Last edited:

Kent R

Executive Director
Staff member
Moderator
Member
Supporter

Member II

4,312
El Dorado, Ca
First Name
Kent
Last Name
Reynolds
Member #

1632

Ham Callsign
K6KNT
Service Branch
Retired Firefighter
Boot Camp has a special meaning for those of us who have served in the military. It’s meaning is not lost on civilians but for members of the armed forces it brings back memories of good friends, a pivotal moment in our past and a time when we evolved, from who we were, to who we are.

When I saw this thread my mind was flooded with thoughts about what to write that would remain true to my understanding of what Boot Camp meant to me and honestly I was lost. But when I compared my military experience to my Overlanding experience the common thread seemed to be people and friends. I will never forget the friends I met and made in boot camp and the experiences we shared. I haven’t felt that type of comradery since leaving the service. Until I began Overlanding.

When you set out on a trail or a journey with a group it’s only a matter of time until your common ideals and purpose cement your friendship and bond. Initially we are very different, different backgrounds, different personalities, nearly always different vehicles. But we have banded together to go where we have not been and in doing this we commit to working together to arrive first together and second safely.

Overlanders come in all shapes and sizes, come from different places. We begin the journey as individuals. Somewhere along the journey, sometimes while overcoming obstacles, or during a break, we start to realize that those differences, so noticeable in the beginning, are not so important. We have overcome the hardest obstacles, the ones in our mind, to realize our commonality; We are like minded individuals with common values and goals.

Nearly thirty years ago I forged a bond with a group of boys, all of them there for a different reason, but through the journey we emerged men. Not nearly so long ago I set out on a trail with a group of strangers who through this journey became friends. I look forward to future journeys and new friends.
Well said! probably the best description of overlanding I have read. After 30+ years in the fire service I understand what it is like to bring back the memories and the camaraderie that we once had and are now getting with the Overland Bound Community. I was hesitant at first to get involved watching the forum from the beginning, but now that I am involved and it is an awesome feeling, I have made some really great friends and it reminds me of days gone by.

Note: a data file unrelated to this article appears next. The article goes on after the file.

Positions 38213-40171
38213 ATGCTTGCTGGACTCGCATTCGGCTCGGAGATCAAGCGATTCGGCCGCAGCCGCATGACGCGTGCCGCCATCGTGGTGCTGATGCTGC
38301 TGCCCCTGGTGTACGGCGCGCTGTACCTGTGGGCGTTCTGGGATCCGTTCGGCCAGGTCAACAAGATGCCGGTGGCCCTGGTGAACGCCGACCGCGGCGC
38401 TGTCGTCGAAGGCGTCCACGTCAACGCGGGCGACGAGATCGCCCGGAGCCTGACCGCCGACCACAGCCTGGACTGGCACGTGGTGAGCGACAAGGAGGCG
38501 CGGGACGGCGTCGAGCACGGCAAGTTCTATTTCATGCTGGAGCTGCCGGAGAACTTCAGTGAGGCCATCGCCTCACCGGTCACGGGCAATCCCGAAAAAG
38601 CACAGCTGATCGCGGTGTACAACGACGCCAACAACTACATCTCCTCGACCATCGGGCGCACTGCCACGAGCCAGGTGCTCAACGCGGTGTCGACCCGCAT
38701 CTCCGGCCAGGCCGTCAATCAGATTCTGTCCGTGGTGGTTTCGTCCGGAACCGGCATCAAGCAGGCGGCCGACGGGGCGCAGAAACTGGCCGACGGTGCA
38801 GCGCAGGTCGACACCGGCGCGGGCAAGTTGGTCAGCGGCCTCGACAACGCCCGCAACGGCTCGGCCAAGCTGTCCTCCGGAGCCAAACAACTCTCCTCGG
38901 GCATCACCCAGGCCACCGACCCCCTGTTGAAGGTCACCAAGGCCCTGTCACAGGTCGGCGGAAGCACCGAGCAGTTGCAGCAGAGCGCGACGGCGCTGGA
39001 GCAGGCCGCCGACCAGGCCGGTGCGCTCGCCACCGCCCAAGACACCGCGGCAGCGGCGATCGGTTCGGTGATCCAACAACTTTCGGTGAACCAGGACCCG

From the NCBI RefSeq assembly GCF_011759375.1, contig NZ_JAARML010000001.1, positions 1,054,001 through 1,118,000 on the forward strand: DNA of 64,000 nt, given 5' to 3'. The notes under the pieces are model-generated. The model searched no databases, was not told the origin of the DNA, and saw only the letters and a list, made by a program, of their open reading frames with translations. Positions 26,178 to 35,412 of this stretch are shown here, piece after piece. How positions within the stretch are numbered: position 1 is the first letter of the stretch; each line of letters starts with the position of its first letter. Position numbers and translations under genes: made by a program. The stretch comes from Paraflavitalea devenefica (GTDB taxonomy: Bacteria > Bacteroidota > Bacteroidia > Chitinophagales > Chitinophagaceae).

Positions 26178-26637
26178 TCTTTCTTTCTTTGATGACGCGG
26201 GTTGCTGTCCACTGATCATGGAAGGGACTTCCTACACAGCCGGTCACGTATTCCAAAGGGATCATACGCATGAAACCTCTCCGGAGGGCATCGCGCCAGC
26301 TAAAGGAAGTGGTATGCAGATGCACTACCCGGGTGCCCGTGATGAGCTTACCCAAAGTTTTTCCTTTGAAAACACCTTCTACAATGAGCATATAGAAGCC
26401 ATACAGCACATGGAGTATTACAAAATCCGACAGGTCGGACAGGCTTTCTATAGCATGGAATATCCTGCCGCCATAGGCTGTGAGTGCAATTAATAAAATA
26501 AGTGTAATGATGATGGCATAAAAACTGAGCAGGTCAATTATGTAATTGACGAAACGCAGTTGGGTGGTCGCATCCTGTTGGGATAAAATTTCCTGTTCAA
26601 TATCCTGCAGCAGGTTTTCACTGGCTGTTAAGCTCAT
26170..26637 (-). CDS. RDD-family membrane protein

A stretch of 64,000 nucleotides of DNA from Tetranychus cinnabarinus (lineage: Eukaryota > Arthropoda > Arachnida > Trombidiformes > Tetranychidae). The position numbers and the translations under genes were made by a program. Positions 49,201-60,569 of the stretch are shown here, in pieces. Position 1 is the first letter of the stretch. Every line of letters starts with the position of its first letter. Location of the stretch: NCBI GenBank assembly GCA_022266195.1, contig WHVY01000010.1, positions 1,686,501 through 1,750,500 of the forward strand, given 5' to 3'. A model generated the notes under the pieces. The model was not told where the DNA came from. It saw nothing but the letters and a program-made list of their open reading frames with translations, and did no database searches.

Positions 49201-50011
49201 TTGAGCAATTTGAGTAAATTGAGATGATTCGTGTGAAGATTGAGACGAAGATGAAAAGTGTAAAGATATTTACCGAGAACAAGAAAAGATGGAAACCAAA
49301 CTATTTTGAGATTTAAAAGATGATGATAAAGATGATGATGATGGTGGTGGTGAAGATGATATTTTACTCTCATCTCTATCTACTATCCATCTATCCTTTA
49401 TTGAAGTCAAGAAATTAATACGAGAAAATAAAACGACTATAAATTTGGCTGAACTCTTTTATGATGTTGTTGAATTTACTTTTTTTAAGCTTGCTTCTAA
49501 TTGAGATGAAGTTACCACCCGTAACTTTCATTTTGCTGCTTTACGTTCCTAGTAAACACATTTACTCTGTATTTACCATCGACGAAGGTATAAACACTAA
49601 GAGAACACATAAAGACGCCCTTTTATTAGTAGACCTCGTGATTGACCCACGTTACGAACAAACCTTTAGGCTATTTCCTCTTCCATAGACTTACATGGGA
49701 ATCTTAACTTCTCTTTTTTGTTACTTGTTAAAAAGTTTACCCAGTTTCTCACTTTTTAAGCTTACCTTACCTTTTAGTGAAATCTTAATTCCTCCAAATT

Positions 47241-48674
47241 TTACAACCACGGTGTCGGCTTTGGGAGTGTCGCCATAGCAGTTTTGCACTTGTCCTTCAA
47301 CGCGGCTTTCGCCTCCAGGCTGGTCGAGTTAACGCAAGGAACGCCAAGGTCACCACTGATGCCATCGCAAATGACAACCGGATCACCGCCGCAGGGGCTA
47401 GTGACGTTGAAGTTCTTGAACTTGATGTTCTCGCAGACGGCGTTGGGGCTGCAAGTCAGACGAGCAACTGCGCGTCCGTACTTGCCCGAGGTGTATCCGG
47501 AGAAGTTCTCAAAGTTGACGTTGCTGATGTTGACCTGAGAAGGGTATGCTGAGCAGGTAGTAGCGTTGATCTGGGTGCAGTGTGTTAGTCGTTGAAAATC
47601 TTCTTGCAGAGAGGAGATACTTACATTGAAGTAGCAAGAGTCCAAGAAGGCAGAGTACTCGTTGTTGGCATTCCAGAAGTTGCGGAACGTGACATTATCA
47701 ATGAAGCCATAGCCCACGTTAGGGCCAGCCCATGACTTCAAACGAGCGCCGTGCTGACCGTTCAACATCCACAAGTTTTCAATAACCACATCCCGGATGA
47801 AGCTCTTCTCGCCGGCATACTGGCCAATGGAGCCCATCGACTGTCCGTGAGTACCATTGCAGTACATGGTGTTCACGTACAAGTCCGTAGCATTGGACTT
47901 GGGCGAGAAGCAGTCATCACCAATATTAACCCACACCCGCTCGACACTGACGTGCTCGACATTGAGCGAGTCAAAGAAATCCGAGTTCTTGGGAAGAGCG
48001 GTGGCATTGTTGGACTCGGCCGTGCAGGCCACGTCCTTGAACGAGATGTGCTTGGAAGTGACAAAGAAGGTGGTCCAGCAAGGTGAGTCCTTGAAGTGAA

And thank you for your service along with all the past and present members the the military!
 
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Overland USA

Rank VII
Member

Educator I

5,862
Rolling Meadows, IL
First Name
Michael
Last Name
Bogan
Member #

8750

Ham Callsign
WRJC877
Well said! probably the best description of overlanding I have read. After 30+ years in the fire service I understand what it is like to bring back the memories and the camaraderie that we once had and are now getting with the Overland Bound Community. I was hesitant at first to get involved watching the forum from the beginning, but now that I am involved and it is an awesome feeling, I have made some really great friends and it reminds me of days gone by.
And thank you for your service!
Thank you for your service Brother!
 

Road

Not into ranks, titles or points.
Member

Advocate III

3,379
On the road in North America
First Name
Road
Last Name
Dude
Member #

6589

Some of the lessons I learned in Boot camp that can be applied to Overlanding:

1. Learn to live outside your comfort zone.
2. Don’t be afraid of failure.
3. Always give 150%.
4. Smile, even when it sucks!
5. Much easier to be organized than to get organized.
6. Help weaker teammates.

Overlanders come in all shapes and sizes, come from different places. We begin the journey as individuals. Somewhere along the journey, sometimes while overcoming obstacles, or during a break, we start to realize that those differences, so noticeable in the beginning, are not so important. We have overcome the hardest obstacles, the ones in our mind, to realize our commonality; We are like-minded individuals with common values and goals.
Well written, @poopie. Thanks for taking the time to put down your thoughts on lessons learned.

Here's to us all remembering and embracing these points.